Proud to be Pasefika

As CEO of South Waikato Pacific Islands Community Services (SWPICS) in Tokoroa for more than a decade, Akarere Henry is proud of the family violence work undertaken since she joined the organisation. 

Akarere Henry, South Waikato Pacific Islands Community Services

Akarere Henry, South Waikato Pacific Islands Community Services

“We were part of one of the first collectives in the country when we teamed up with three other stakeholders – the Salvation Army, local iwi and the Tokoroa Council of Social Services,” she says.

“It works well in providing a greater capacity that still allows us at SWPICS to work on services that pertain to our community. It was a forward-thinking approach that allowed a greater common approach and feeling that the whole town was behind us dealing with family violence.”

From a population that peaked to 20,000 by the early 1970s, when the Kinleith Paper Mill was at its peak, Tokoroa’s population now stands at 13,000. With the mill employing far fewer people today, unemployment has increased, forcing a number of people to move out of town.

Akarere says an increasing number of households consist of grandparents taking care of their grandchildren, while the parents live and work out of town where the jobs are.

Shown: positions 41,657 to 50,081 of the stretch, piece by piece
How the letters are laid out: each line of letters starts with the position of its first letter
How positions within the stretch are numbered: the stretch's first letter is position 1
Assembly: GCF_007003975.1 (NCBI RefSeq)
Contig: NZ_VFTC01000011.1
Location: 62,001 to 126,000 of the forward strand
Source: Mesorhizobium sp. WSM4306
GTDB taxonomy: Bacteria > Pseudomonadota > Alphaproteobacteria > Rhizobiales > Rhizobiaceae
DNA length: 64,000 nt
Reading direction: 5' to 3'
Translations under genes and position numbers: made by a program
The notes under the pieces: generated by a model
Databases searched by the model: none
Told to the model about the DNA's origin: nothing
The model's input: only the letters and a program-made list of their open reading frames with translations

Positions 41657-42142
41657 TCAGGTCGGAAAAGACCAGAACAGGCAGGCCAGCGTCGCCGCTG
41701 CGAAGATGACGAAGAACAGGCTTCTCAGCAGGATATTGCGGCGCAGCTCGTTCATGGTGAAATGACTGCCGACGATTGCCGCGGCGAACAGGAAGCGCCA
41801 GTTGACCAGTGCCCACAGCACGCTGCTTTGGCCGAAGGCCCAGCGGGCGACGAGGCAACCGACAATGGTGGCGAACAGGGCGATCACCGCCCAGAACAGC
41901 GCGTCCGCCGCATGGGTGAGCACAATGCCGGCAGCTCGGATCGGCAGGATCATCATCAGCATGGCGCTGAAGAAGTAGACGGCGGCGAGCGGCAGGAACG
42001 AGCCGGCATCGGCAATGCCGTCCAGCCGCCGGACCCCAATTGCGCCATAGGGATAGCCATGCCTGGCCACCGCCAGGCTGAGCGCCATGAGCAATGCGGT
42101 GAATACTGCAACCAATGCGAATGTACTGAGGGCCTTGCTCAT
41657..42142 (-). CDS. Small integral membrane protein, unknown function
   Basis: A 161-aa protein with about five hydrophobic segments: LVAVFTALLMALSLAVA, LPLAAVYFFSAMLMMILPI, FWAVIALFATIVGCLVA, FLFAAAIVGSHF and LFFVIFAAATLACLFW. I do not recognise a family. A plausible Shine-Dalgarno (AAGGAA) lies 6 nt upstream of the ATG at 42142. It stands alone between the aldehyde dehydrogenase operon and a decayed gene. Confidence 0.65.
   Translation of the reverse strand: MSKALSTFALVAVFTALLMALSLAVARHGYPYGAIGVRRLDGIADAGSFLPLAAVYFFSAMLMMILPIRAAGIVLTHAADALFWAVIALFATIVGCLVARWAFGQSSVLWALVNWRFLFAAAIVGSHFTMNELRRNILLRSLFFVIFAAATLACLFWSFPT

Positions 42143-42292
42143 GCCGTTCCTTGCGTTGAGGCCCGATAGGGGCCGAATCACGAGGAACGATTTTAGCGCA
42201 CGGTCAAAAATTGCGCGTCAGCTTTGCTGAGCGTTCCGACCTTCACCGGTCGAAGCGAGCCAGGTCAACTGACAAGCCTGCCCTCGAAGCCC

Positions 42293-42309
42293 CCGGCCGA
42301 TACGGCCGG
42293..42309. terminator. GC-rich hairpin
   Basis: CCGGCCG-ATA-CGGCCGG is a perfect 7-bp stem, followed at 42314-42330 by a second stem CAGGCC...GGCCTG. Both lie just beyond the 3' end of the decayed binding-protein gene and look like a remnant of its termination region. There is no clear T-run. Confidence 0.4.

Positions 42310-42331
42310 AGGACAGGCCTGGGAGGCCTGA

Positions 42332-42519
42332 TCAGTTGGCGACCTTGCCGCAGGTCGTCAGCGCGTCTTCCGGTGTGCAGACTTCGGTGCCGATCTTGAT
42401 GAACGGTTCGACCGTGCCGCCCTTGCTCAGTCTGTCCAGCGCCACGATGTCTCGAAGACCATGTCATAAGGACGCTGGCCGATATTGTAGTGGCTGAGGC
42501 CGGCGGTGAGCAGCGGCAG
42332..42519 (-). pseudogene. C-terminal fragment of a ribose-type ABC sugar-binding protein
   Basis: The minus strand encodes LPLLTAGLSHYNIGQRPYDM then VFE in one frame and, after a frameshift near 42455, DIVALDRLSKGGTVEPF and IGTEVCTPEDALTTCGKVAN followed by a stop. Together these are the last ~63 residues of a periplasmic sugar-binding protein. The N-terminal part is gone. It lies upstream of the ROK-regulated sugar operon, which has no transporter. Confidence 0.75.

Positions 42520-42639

Statistics state family violence has increased with it. Akarere disagrees.

“There’s more awareness and speaking out about it and that’s a good thing. As more people pluck up the courage to come forward and report it, which they wouldn’t have done 10 years ago, of course the stats will grow,” she says.

“We’re also better off in the fact that the tools and our know-how to support our people are better.”

As a member of the Pacific Advisory Group that designed the Nga Vaka o Kāiga Tapu Framework, which helped drive Pasefika Proud, Akarere is proud of the work being done.

A highlight was when Pacific Media Network brought its Auckland team to Tokoroa to perform a drama-based roadshow.

Akarere describes the performances as uniquely Pacific, with humour mixed in with raw and at times graphic performances.

“When someone watching it says ‘Hey, that’s what happens in my family’ and recognises the intense display of damage and pain family violence has caused, it’s a start,” she says.

“Pasefika Proud is a great advocate for our people taking responsibility for ourselves, instead of labouring a chip on our shoulder that somehow we’re owed something.”

Akarere is proud to be of Cook Islands descent, with her father from Aitutaki, her mother from Penrhyn and her husband from Pukapuka. She’s also proud to be born and bred in Tokoroa.

Most of all, however, she’s proud at how united the town’s Pacific population is.

“Tokoroa is quite unique in the blending of Pacific cultures. It gives us strength, as we see with Pasefika Proud.”